Another resident exclaimed “enough is enough! No more promises!” while yet another wailed “too long we have waited… we are people! We are residents! We are tax payers and we are human beings! We are the most important resource… human resource… and if we don’t get a road we will not come off the road!”


The East Bank of Berbice, which is predominantly a farming community, has seen a huge increase in population over the past few years with the establishment of new housing schemes by the Ministry of Housing and Water. However, persons who took the decision to occupy the housing schemes are now cursing the day they ever moved into them.

One resident, Kenny Arthur Greene, told Stabroek News he has lived in the Glasgow Housing Scheme for the past three and a half years, but yesterday was the first time he has joined in the protests. “Since I move here, it has been over six times the government try to patch the road and them only making it worse,” he said.

One of the old abandoned cars used to block the road
One of the old abandoned cars used to block the road

He felt that he was duped into moving to the area with the promise that the road would be constructed, but “every year, they keep saying next year.”  Referring to the previous Bharrat Jagdeo administration, Greene said he remembers the president revealing that the government has millions of US dollars in the national treasury. “If we have all that money in reserve, this is the main access road, we have enough money to repair the road – so fix it,” he suggested. “It is time the government comes clean if they want to stay in office, because we are the people who put them there, and if they continue operating like this we will take them out of office.”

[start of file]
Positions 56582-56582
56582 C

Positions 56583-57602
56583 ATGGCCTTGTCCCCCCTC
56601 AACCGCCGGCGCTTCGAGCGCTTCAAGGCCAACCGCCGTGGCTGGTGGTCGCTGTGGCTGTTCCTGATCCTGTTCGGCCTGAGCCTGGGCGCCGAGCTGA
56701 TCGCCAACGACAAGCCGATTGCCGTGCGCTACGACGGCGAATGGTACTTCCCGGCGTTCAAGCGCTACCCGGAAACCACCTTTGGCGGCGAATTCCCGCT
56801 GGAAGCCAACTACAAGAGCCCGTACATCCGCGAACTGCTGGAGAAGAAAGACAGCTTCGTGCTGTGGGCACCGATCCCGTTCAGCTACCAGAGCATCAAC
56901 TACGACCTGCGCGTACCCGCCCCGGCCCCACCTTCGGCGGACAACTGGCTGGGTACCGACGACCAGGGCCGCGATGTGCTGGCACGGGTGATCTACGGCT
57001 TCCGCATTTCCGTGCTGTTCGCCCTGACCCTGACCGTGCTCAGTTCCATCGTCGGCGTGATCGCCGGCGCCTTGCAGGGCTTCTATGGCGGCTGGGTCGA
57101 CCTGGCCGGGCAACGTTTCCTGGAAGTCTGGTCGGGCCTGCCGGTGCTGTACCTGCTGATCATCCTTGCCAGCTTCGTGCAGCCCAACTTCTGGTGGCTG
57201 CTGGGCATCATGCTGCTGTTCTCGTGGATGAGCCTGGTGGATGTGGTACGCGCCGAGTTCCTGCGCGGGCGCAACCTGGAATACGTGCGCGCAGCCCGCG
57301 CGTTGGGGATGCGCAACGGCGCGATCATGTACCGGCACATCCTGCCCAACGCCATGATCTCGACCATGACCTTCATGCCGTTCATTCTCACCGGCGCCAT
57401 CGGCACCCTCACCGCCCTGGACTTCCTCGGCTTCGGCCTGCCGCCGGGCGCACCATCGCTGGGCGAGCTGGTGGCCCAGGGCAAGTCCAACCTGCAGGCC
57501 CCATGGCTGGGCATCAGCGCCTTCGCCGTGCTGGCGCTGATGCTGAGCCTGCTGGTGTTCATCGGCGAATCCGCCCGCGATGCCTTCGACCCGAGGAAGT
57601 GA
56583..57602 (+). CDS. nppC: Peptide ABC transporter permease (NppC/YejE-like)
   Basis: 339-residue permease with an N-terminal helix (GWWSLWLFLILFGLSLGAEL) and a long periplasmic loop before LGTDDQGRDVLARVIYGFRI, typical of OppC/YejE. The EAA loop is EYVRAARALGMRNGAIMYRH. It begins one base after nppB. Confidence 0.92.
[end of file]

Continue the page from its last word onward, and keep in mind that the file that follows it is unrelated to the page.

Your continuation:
Persons who farm for a livelihood on the East Bank of Berbice also joined the protest, as they said the deplorable state of the road bleeds them of much needed finances on a daily basis. “I have a 750-acre rice farm up on the east bank and to harvest my paddy and take it to the mill is very costly,” one farmer revealed. He said the truck drivers are charging him more and more money every day to transport the paddy because of the awful state of the road. “They complain about damage to the trucks – broken springs, damaged shocks and they don’t want to traverse this area,” he pointed out.

Some of the protestors demonstrating on the EBB public road
Some of the protestors demonstrating on the EBB public road

Meanwhile, hire car drivers who use the road say they may soon have to raise their fares again. Last July, the drivers had taken the decision to increase the fares by $40, to help offset expenses incurred when repairing their vehicles after damage sustained while traversing the road. Chairman of the East Bank Berbice Hire Car Drivers’ Association Maxwell Semple said he was “fed up” with the present condition of the road. “I and a delegation of drivers have had numerous discussions with the previous Region 6 Chairman Zulfikar Mustapha, and now dialogue with the current chairman David Armogan and it’s the same CD being replayed over and over,” he noted.

“Every year is the same battle we fighting,” Semple lamented. “We cannot sit down and accept this any longer,” he added.

He further questioned who was looking after the welfare of the residents. “If a fire should take place, the house would surely burn; if there is a robbery and we call the police, the perpetrators will escape; If the ambulance has to come in to save a life, that person will surely die. We tired of this nonsense!” he declared.